Outsourcing sometimes gets a bad rap, but in our increasingly connected modern world it’s often the best option for scaling your business. Outsourcing is a common enough practice, and people tend to be happy with the results. That said, some functions are better fits for an outsourcing model than others. While you’re probably on solid ground if you let an outside business help out with accounting, you might not want to relinquish control of sales, for instance.
When it comes to outsourcing technical support services, you have to grapple with that same question of how much control you need or want. All outsourcing involves making tradeoffs (the same is true when you manage services in-house), and each business will have different needs and different challenges that need to be addressed. That said, there’s a number of solid arguments to be made in favor of letting someone else handle the day-to-day technical support requests that your business receives.
Challenges in Technical Support Services
We said above that every business will face different challenges, but when it comes to technical support services, some challenges are universal. You’re not in direct control of the number of tickets you receive, so even in a fairly stable support environment you might experience huge, unexpected influxes of support requests. The next day, you might find yourself in the exact opposite situation—no one is calling in, and your support staff spends the whole day scrolling through their Facebook feeds. This natural variation means that you have to strike a difficult balance between reserving necessary resources for help desk tasks without pulling people away from other projects they could be working on.
In addition to managing your resource usage when it comes to staffing your technical support, you’ll also need to manage your infrastructure. This means giving your resources the tools and the information they need to succeed (including an appropriate portal for tickets, information about potential bugs and other troubleshooting information, and clear procedures for how to go about offering support to customers). This will potentially require you to lay out cash for some IT upgrades, and it may be difficult to figure out what your exact needs are if you’re just ramping up these processes for the first time.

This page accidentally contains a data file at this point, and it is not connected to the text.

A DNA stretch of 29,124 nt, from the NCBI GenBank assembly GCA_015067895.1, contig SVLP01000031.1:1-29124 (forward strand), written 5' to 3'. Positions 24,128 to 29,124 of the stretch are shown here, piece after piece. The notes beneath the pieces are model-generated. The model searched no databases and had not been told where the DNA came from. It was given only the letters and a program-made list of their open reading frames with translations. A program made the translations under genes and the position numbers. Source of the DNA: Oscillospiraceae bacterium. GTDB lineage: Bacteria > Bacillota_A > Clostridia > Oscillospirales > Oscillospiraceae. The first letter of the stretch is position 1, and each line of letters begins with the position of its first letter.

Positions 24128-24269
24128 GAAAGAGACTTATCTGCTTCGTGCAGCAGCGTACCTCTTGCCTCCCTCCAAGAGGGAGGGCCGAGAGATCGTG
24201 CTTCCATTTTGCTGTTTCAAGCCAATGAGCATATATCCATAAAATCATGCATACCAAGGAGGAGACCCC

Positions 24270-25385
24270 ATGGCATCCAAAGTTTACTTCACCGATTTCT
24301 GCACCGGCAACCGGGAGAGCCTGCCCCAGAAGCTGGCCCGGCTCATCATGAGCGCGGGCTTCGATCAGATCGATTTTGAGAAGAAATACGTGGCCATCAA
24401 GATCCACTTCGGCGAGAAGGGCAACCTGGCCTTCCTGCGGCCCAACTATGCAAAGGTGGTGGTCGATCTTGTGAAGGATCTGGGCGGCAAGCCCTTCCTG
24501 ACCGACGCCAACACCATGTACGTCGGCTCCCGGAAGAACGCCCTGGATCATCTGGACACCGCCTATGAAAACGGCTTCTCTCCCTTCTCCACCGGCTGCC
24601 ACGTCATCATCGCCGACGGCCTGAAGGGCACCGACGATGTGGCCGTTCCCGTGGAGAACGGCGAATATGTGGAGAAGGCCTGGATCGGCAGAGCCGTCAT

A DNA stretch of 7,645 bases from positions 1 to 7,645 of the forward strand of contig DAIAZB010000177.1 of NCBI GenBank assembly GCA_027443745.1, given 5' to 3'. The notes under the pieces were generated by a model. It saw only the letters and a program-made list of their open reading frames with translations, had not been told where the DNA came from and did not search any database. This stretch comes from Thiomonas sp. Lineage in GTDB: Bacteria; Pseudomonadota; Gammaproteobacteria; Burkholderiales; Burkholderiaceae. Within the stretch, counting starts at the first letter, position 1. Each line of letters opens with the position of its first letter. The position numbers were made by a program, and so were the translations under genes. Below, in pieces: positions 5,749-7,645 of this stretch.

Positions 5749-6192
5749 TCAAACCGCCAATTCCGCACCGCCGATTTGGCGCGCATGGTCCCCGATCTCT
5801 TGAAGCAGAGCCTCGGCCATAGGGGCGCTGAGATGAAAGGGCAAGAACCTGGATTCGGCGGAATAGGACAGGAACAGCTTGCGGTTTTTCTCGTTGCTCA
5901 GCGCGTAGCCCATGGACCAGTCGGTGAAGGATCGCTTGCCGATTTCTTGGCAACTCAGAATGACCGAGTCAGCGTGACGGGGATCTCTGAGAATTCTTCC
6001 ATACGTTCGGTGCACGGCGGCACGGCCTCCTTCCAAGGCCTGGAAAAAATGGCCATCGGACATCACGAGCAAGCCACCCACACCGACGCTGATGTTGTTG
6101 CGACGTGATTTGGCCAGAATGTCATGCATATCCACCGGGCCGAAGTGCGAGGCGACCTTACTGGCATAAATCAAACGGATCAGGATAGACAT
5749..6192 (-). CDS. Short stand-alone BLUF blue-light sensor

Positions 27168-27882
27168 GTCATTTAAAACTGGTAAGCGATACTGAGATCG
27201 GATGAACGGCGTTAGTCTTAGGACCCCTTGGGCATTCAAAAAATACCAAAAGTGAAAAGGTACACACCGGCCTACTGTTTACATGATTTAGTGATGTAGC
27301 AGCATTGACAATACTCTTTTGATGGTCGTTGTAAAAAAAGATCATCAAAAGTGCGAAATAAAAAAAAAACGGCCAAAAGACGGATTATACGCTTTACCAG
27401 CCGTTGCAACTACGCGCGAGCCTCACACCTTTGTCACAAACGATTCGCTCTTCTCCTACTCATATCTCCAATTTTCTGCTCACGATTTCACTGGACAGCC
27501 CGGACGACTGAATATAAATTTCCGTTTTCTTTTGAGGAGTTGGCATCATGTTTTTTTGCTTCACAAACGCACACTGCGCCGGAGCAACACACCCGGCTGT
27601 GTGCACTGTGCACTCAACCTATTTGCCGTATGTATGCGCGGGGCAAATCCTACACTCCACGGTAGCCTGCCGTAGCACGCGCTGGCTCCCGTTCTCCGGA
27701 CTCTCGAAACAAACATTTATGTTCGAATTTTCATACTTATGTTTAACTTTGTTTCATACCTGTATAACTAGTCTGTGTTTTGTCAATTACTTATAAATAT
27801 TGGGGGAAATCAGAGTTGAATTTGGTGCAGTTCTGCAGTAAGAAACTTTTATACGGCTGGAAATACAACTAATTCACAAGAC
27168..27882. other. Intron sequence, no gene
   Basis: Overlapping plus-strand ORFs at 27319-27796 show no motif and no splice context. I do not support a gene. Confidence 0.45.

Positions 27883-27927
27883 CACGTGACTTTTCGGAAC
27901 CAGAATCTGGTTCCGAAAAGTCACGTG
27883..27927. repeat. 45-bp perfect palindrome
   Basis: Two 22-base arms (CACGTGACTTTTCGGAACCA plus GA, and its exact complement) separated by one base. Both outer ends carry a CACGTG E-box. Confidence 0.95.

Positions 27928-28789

As your business grows, the resource-allocation challenges we described above can become even more pressing, as you potentially decide between hiring new support staff and spending that capital on other growth-focused areas. The calculus here changes considerably from one situation to another, but this balancing act almost always puts decisionmakers in a precarious position.
Of course, all this is before we get into the most important challenge: actually providing great service for your users or customers.
1. Total Cost of Ownership (TCO)
Most of the challenges we discussed above revolve around getting the most bang for your buck. So, it stands to reason that the technical support option that gives you the lowest total cost of ownership has a clear advantage in this department. This is a real point in outsourcing’s favor. Why? A few reasons:
- Unlike a program that's managed in-house, you only need to pay for the resources you actually use, meaning that during a slow month you don’t have to reserve extra IT staffers just in case things heat up at the help desk.
- Your outsourcing partner also hires, onboards, and trains all of the staff who will work on your project, meaning that you don't have to spend your HR budget advertising IT support jobs, and you don’t have to spend time and money getting new hires ready to do the work.
On top of all of this, the resources themselves are likely to be significantly cheaper than the ones you would hire on your own soil (assuming your business is based in Europe or North America). The result is much lower TCO than the alternative.
We mentioned the monetary value of being able to scale your support resources up and down as needed in the paragraph above, but scalability is a distinct source of value in and of itself. Not only does the ability to scale up and down as needed save you from paying for resources that are going unused, it also prevents a situation where your support team is completely overloaded with service tickets that it can’t address. Sure, you can and should measure this issue monetarily as well, but at heart it’s a question of being able to provide your customers the support they need, when they need it—even as your business grows. If, for instance, you’re breaking into a new market or launching a new service as part of a strategic initiative, you might have trouble predicting the volume of tickets that are going to come in. If you have the extra person-power, you can overstaff in-house and ignore the financial ramifications—but you might simply lack the resources to deploy necessary support personnel. If that happens, you’re stuck either delaying the release of your new service, or rolling it out knowing that you won’t be able to keep up with all of the tickets that get filed.